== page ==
The Rise of Bolivia’s Youth
22 Oct, 2014 | Stefano Hollis
As the country’s young population ages into the workforce, can the government provide employment and training?
Strolling—or, rather, panting—up Avenida Montes from Plaza San Francisco towards the highway to El Alto one recent early afternoon, I came across gradually larger groups of school-age children in impressively consistent uniforms. My best guess was that La Paz’s Escuela Militar del Ejército had just finished another school day, but what struck me most was that these groups of young people were large enough to make passing—on the largest boulevard I’d seen since arriving in Bolivia—difficult, and they just kept coming.
Bolivia has an overwhelmingly and disproportionately young populace. More than 4 million of the country's 10 million–strong population was 19 or younger in 2010, according to the National Institute of Statistics (INE). In contrast, the UK's 2011 census found just 23.9 percent of its population in that same age bracket. Bolivian population trends are anomalistic within South America, too.
For example, only 27.7 percent of Colombia's population was 14 or younger in 2013 (compared with 35 percent in Bolivia), according to the United Nations’ “World Population Prospect”.
This poses an economic challenge for Bolivia: With an estimated 120,000 young people entering the labour market each year, the formal employment sector can only provide work for a third of them. At the same time, however, Bolivia's adult population continues to age, primarily as a result of a steadily increasing life expectancy. And with over half of Bolivians over 60 living in poverty, how can the working-age citizenry support even the minimal assistance offered by the state to this vulnerable group of people? Can the Bolivian government cope as the composition of its population increasingly means too few opportunities for those who can work, an increased need for quality education, and an increasing commitment to its older citizens?
In December 2010, President Evo Morales introduced a new pension scheme for Bolivians. This not only reduced the retirement age from 65 to 58 (and to 55 for women with three or more living children), but also promised those who are informally self-employed (who account for 60 percent of the Bolivian workforce) the opportunity to invest in the state pension. This goes against current global trends of raising retirement ages and restricting state pensions. Indeed, it was met with much criticism by those who said the policy was unsustainable.
Government officials justified the policy by explaining that the harsh nature of much Bolivian employment means people are less able to work as they grow older. Ministers also defended the move by highlighting Bolivia's relatively low average life expectancy of 66.9 years (65.1 for men and 69.2 for women, according to the World Health Organisation), arguing that a lower retirement age therefore makes sense. But with the World Bank predicting an average Bolivian lifespan of over 70 years by 2020, will the policy prove a strain on the country’s economy?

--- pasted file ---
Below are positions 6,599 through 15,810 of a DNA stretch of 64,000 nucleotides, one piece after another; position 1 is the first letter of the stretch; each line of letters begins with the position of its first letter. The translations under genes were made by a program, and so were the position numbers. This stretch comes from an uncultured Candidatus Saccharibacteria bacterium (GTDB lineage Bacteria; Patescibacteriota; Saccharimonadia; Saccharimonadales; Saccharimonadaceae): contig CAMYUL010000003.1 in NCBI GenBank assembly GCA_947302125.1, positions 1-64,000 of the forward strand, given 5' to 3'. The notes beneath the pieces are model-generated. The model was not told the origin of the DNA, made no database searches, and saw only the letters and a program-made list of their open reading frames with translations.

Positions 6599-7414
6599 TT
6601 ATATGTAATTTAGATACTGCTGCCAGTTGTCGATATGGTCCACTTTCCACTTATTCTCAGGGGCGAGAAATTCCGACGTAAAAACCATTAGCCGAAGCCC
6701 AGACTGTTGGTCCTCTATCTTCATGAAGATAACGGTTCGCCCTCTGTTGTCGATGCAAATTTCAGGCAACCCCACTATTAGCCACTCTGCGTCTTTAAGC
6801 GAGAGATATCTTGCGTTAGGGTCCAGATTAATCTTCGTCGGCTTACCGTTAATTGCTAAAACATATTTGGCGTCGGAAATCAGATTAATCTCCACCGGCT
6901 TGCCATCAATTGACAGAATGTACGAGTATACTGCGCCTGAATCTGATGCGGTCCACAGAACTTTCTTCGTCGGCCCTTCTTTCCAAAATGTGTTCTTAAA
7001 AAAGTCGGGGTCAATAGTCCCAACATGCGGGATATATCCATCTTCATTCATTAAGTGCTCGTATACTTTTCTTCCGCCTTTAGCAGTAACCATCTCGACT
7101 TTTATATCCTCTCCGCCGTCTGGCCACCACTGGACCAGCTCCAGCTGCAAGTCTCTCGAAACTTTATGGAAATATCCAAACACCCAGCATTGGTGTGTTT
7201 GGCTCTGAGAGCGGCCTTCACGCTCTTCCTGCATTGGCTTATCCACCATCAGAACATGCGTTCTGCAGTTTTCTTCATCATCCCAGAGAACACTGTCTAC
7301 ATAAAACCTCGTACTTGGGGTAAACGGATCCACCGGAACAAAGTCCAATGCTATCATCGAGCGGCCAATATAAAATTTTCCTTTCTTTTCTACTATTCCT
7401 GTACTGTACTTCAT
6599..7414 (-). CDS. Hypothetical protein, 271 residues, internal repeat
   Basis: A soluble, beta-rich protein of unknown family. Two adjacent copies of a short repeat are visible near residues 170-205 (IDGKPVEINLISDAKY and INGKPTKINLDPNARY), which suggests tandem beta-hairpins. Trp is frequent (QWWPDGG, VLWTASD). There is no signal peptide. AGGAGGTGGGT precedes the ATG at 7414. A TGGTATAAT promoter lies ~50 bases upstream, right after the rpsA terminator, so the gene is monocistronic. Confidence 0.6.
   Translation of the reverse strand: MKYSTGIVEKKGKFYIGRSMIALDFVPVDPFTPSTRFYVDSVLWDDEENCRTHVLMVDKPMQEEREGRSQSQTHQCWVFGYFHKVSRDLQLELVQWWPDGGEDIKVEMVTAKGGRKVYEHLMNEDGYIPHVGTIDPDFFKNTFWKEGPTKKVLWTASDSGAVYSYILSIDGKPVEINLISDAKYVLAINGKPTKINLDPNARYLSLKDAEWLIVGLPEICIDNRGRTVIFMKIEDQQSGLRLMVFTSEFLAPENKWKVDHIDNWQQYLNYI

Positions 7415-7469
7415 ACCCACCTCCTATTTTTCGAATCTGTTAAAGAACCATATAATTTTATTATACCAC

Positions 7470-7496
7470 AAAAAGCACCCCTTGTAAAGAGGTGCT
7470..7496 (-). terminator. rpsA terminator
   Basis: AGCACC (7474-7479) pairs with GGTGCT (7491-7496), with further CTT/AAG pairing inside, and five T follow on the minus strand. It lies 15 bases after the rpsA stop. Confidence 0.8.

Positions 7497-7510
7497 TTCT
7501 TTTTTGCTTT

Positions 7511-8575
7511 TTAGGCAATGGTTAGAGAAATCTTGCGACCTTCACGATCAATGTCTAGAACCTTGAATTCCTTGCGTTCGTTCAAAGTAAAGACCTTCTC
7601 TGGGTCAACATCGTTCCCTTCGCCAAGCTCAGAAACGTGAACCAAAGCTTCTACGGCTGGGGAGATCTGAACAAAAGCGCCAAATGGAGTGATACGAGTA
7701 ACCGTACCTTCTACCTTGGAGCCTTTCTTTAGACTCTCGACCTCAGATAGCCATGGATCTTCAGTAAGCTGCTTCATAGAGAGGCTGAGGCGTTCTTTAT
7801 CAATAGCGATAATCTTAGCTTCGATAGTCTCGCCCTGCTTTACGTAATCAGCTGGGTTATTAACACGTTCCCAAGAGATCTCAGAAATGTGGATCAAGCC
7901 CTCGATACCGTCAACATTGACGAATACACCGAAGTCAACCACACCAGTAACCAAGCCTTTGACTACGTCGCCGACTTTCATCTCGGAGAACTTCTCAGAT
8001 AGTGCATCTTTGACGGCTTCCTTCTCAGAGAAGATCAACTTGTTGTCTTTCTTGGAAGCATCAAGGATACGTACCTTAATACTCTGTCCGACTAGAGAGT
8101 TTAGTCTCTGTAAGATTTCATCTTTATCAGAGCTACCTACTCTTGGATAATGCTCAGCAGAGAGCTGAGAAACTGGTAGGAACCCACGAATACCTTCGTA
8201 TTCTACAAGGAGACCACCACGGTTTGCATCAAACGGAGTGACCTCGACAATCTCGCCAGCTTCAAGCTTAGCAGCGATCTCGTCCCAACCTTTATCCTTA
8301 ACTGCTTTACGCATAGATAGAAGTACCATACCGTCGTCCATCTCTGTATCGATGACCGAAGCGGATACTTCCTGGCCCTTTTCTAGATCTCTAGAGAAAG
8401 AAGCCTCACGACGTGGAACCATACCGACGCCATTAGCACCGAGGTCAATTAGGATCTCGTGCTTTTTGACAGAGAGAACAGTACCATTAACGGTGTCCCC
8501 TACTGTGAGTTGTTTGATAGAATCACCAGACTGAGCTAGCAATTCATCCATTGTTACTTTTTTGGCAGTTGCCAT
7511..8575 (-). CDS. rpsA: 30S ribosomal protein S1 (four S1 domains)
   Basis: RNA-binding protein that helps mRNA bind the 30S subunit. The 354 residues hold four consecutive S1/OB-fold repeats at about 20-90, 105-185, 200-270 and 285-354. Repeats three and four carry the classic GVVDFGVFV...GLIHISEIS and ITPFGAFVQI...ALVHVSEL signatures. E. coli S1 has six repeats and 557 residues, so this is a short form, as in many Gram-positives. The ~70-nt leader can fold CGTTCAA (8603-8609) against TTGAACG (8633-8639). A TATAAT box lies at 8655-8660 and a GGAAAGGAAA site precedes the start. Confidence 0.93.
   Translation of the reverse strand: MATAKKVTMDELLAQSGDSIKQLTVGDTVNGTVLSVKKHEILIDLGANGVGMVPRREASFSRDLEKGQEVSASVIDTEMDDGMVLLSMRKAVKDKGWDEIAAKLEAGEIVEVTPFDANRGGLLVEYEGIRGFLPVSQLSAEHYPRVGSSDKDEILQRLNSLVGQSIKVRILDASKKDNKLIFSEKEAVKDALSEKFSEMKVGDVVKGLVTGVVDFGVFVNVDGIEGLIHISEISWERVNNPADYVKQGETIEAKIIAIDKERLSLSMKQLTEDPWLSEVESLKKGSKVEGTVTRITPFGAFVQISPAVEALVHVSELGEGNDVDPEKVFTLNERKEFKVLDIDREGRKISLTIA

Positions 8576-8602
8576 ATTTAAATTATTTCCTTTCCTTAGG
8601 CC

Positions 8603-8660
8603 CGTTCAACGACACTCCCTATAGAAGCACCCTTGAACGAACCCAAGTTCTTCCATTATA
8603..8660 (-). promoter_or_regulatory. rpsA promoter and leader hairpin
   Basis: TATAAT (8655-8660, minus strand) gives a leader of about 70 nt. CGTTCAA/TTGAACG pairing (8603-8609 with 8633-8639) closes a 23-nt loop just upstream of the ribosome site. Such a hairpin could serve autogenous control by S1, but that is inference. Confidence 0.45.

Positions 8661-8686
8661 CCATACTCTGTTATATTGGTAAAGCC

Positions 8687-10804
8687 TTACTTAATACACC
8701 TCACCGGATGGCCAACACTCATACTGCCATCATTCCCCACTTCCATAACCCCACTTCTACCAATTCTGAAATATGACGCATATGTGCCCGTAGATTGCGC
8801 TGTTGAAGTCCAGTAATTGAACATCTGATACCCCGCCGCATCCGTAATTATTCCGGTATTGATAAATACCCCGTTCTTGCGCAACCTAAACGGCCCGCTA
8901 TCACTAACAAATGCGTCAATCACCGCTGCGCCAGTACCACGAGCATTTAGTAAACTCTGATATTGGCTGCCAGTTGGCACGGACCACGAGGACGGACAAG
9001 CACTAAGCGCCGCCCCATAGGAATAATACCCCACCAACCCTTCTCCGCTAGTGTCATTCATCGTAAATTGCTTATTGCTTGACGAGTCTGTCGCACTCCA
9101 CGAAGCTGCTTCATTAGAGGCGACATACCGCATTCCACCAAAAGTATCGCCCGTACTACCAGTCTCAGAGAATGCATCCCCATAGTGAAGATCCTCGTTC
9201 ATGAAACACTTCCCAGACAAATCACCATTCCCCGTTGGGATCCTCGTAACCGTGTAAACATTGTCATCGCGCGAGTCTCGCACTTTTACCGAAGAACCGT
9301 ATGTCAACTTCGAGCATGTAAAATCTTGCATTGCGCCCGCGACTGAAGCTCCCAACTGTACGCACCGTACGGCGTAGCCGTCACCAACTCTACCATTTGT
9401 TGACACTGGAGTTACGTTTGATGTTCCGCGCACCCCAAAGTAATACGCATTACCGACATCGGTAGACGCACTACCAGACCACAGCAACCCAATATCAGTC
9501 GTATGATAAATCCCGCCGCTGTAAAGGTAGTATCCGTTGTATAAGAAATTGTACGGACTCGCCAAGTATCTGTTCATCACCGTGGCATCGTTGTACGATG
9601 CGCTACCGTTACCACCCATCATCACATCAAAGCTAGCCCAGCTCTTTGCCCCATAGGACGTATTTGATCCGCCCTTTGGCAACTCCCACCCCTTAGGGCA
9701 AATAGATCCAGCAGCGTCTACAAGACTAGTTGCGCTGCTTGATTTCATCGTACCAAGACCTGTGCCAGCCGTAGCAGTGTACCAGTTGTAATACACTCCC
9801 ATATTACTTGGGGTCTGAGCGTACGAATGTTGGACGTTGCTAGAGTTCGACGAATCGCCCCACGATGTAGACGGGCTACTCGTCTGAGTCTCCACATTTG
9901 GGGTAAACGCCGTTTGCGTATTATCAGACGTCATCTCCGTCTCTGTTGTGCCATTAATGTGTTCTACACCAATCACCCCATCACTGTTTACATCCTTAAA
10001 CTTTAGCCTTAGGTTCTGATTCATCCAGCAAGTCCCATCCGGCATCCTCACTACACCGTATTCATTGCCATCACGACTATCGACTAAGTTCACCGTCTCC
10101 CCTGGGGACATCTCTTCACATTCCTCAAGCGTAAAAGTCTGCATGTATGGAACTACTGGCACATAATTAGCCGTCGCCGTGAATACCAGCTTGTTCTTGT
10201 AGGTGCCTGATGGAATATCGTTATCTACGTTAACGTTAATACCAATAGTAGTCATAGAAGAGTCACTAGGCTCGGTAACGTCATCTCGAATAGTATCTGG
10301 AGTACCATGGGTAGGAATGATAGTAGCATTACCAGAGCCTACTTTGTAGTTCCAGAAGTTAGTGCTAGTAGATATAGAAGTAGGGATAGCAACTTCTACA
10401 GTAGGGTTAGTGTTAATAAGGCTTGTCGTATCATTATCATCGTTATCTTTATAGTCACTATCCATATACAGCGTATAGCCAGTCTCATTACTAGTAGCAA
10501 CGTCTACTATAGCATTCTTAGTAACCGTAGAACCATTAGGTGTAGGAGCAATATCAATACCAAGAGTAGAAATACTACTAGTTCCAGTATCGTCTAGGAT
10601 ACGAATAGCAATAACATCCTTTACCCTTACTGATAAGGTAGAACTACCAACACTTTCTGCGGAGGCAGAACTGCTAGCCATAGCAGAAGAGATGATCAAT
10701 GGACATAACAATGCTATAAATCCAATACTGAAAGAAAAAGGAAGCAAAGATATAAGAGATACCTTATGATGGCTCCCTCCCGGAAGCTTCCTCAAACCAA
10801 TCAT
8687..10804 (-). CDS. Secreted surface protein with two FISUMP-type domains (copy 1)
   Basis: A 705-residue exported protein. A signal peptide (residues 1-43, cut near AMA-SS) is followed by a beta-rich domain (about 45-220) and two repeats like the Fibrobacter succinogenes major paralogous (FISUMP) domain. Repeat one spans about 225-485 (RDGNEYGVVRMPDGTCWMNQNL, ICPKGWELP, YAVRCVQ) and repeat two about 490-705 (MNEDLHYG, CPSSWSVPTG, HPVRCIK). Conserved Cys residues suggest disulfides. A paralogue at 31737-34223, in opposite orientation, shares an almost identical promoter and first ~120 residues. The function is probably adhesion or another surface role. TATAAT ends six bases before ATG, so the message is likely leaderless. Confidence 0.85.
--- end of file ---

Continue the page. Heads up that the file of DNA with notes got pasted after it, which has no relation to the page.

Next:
Patricia Urquieta, a researcher at CIDES—a research division of the San Andrés University that specialises in development sciences—told Bolivian Express that the elderly population is not entirely dependent: ‘The older adult population is not passive—they fulfil many functions.’
For example, Urqueta highlighted the way in which many grandparents, in addition to working in small stores, provide childcare for their grandchildren. In this way, they provide much needed services for the working-age members of the family, allowing them to work and, as is sometimes necessary, travel to do so. Though the ageing population has this integral social role, it doesn’t obviate the state’s need to provide assistance to the elderly.
Photo: Michael Dunn
In a recent interview with El Sol de Santa Cruz, the director of Renacer—a charity that promotes the interests of the elderly in Bolivia—proclaimed that ‘Santa Cruz needs a geriatric hospital.’ It is perhaps the provision and extension of these sorts of supportive infrastructures and facilities that future governments must prioritise in order to ensure the health and security of the growing elderly population.
Further complicating the issue, ageing does not take place homogeneously across the country. There is a key distinction to be made between a ‘biologically ageing’ population, one whose average age is increasing, and a ‘socially and demographically ageing’ population, one in which social trends begin to parallel such biological divisions. In an interview with BX, René Pereira, the director of San Andrés University's social sciences faculty, spoke of the way in which the dominant young population is migrating in large numbers to cities and leaving behind concentrated rural areas of the elderly, what he calls ‘the most vulnerable population’. This is something future governments must acknowledge, said Pereira—populations of elderly people without access to any kind of insurance or familial support.
For future governments, Pereira recommends a strong focus on education. ‘Bolivia must diversify’, he said, and the best future policies should focus on ‘productive transformation’, which will allow the country to become more prosperous. This, according to Pereira, is how the government can best accommodate the two-thirds of 120,000 young people new to the labour force and without work each year.
Indeed, Urqueta said that ‘a great challenge for future governments is the formation of policies that are more productive of work’, and providing education that prepares people for work. However challenging the composition of Bolivia's population may be, Urqueta reaffirmed that 'this is an entirely positive thing'. Such a large working-age population, augmented with workplace training and education, can surely be a good thing.